This past week, leading global coal producers Glencore and Teck Resources (NYSE:TECK) captured a remarkable price for a portion of their coal output for the first quarter of next year. The producers agreed with Japan's biggest steelmaker on a price of $285 per ton, which is 43% higher than the current quarter's benchmark price and the highest price for coking coal since 2011. Unfortunately, this massive rally in the coal market will elude coal company Alliance Holdings GP (NASDAQ: AHGP) and its coal-producing MLP Alliance Resource Partners (NASDAQ:ARLP). Here's why the global coal rally is leaving these producers in the dust.
Not all coal is created equal
What's noteworthy about the Teck Resources deal is that it is for coking coal, also known as steelmaking coal or metallurgical coal, which is a higher-grade coal used to transform iron into steel. It's a different type of coal than what's used to generate electricity, which is commonly known as thermal coal. Thermal coal is more abundant, especially in the U.S., and cheaper to produce than coking coal, which is why it's such a common fuel in electric generation.
Thermal coal is the primary commodity produced by Alliance Holdings GP's MLP Alliance Resource Partners. In fact, more than 90% of its coal goes to utilities in the U.S. that use it to generate electric. Because of that, Alliance relies on domestic thermal coal pricing, which is an entirely different coal market.
Despite the rhetoric, American coal is not doing much these days
In fact, while global seaborne coking coal prices have risen sharply in recent weeks, domestic thermal coal prices in the regions where Alliance Resource Partners produces have been rather tame:
Not only that, but those spot market coal prices are lower than Alliance Resource Partners' realized coal prices this year:
The muted reaction of domestic thermal coal prices since Donald Trump was elected president is noteworthy considering his campaign promises to end the war on coal. That said, the market knows that while he intends to take actions to repeal regulations that have hurt coal producers in recent years, that will not necessarily spur demand for more coal in the country, especially considering all of the planned coal-fired power plant retirements on the horizon.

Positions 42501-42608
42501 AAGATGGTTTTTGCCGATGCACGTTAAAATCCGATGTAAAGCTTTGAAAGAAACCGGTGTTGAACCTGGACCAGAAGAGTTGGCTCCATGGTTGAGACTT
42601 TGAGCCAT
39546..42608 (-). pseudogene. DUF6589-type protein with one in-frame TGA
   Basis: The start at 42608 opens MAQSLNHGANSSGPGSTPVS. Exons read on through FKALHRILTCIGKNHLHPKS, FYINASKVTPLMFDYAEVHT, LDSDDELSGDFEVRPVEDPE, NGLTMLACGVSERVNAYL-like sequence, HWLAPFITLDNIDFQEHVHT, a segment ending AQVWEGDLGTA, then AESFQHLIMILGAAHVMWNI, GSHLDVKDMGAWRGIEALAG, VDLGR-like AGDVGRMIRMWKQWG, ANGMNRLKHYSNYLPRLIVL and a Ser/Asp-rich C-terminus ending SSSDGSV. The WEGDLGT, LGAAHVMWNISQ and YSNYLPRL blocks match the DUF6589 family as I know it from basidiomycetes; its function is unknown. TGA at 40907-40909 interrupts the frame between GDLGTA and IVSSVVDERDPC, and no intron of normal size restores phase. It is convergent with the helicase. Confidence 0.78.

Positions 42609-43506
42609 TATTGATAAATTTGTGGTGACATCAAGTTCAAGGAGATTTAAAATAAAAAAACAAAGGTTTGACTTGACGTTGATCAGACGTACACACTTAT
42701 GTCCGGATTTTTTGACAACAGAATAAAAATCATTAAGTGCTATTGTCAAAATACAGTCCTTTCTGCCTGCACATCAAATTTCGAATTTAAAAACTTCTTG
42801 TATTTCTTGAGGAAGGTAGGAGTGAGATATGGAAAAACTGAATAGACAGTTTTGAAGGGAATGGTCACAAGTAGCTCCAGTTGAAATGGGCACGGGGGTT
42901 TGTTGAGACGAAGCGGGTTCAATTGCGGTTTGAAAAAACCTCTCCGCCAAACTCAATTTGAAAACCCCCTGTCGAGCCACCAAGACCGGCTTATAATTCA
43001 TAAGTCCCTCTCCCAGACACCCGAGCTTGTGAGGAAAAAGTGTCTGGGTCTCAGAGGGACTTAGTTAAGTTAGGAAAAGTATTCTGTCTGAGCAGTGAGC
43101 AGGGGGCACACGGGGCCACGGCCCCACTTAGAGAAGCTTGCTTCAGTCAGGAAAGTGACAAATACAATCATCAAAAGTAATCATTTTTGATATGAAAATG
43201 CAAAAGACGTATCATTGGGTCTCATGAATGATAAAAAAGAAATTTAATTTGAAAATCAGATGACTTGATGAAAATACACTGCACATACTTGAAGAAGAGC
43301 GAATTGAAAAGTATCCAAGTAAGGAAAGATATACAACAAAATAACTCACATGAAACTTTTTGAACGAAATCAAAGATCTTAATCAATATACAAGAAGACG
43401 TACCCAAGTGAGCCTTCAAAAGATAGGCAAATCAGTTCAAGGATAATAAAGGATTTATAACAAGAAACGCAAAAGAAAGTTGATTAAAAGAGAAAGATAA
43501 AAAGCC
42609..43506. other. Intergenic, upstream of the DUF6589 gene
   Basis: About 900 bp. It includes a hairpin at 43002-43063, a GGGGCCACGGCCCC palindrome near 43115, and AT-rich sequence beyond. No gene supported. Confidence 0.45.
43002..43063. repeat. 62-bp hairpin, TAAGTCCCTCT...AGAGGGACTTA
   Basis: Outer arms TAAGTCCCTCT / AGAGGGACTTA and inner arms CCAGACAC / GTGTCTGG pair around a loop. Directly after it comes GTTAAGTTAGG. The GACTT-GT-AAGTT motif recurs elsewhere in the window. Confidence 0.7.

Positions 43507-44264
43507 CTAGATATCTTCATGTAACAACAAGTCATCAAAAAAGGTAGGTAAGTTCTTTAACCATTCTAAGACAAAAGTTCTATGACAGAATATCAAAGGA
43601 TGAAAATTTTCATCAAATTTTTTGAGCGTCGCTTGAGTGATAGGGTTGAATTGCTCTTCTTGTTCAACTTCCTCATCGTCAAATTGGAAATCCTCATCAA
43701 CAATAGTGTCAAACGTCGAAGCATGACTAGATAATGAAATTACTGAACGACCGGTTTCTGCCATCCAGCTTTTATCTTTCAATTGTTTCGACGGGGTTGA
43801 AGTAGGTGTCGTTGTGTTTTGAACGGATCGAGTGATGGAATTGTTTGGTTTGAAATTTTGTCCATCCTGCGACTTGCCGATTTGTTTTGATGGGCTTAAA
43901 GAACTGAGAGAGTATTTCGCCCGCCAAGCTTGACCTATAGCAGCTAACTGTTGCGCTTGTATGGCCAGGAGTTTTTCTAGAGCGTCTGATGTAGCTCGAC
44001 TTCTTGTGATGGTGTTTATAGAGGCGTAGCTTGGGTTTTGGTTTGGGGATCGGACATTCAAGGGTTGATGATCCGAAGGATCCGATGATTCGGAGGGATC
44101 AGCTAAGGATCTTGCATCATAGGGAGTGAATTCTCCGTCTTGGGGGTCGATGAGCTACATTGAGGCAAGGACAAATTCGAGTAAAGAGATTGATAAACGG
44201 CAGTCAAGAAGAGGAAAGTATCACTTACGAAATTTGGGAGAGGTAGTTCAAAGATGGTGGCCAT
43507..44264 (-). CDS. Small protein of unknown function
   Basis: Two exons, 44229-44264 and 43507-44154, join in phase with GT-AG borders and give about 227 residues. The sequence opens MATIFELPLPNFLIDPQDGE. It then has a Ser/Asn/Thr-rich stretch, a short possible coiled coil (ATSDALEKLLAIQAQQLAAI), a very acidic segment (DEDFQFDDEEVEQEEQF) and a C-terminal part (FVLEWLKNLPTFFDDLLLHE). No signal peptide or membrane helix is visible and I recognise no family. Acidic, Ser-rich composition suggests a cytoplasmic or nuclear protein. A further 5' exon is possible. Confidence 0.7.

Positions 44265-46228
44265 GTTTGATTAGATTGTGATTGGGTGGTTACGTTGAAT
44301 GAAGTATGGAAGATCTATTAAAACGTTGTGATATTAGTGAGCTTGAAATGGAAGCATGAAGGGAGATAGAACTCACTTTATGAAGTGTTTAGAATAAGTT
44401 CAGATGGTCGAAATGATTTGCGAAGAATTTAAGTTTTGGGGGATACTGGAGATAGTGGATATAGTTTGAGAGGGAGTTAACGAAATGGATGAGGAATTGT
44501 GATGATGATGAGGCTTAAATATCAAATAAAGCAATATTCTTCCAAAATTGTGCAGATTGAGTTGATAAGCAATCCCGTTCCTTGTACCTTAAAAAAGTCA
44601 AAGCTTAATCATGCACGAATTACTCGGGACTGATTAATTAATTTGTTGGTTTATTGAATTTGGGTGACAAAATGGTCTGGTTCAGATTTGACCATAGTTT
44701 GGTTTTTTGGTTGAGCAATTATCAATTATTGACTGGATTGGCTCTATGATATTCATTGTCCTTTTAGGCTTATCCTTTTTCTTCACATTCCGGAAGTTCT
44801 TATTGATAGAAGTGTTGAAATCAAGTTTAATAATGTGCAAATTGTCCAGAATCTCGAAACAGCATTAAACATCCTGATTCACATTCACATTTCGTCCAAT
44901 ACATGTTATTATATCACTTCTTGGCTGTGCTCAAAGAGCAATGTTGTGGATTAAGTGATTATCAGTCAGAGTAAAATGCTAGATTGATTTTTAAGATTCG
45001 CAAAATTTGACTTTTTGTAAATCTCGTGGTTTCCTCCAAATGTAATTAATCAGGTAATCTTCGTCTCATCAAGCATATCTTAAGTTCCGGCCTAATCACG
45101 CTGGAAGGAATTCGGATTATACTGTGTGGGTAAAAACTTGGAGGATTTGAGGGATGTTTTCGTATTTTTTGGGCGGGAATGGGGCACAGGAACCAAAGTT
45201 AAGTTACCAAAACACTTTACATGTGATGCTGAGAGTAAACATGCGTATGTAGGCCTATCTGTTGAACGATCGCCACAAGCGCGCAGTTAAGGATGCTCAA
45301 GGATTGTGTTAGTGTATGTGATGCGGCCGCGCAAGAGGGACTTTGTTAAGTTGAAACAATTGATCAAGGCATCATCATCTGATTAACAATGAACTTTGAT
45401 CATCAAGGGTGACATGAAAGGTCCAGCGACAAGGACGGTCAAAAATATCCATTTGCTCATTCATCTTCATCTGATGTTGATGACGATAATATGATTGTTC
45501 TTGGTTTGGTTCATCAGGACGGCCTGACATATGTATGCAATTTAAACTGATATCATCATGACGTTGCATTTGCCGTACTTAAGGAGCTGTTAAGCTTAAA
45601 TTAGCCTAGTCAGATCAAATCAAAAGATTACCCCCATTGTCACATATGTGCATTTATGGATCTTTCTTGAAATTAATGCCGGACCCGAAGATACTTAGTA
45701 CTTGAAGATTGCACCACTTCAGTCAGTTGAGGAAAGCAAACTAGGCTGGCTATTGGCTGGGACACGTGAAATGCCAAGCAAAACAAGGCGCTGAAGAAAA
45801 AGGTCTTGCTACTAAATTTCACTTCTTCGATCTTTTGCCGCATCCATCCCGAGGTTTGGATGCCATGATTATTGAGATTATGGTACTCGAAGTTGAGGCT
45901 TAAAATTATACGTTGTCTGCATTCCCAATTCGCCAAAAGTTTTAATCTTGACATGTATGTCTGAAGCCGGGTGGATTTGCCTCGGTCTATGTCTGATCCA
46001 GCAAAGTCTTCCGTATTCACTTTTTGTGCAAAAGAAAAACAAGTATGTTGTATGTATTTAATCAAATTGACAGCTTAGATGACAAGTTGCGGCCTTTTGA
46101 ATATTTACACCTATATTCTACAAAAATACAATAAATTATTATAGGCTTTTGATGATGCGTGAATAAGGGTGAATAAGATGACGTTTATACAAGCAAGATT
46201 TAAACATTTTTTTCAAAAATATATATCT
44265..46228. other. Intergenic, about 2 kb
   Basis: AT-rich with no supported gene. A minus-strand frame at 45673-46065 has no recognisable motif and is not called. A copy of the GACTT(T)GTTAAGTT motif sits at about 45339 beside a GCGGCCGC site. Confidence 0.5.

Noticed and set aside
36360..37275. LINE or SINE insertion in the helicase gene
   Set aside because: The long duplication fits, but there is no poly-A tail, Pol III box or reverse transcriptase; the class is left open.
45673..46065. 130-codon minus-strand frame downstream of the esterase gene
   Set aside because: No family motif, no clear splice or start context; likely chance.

Limiting the downside also limits the upside
That said, Alliance Holding GP does not rely on the coal spot market to sell its coal. Instead, the company signs long-term contracts with utilities to supply them directly with coal. Those contracts set firm volume and price commitments, which helps limit the company's downside in a falling price environment, such as the one that tormented the coal market over the past several years.
However, those coal contracts work both ways. As such, the company also doesn't benefit from higher prices because its contracts lock in coal prices. In other words, even if domestic coal prices rocketed higher, Alliance Holdings GP would not see much impact because it has already sold out the 2016 coal capacity of its MLP. While the company does have some coal in inventory that it can sell to capture rising prices, which it did last quarter, it does not have the flexibility to capture the full impact of rising prices like Teck Resources can.
That's not to say Alliance has no upside to rising prices in the future. The company does have about 20% of its 2017 capacity currently uncontracted, which provides some upside to higher prices next year. Further, the company has idled several mines over the past year to limit production by matching it with firm coal contracts. Alliance could bring this idled capacity back online to capture rising prices. While that would take some time, and would likely only happen if the company had enough firm contracts to justify the expenses needed to bring this capacity back online, it does provide some optionality.
While global seaborne coking coal prices have risen sharply in recent weeks, domestic thermal coal prices have not done all that much. That is an important distinction, because it means some coal producers are benefiting more than others from the rally. Meanwhile, even if domestic prices surged, Alliance Holdings GP and Alliance Resource Partners would not profit from that rally to the same degree because they sign the majority of their coal output to long-term contracts, which limits their downside as well as their upside. Needless to say, investors looking to profit from the coal price rally should look elsewhere.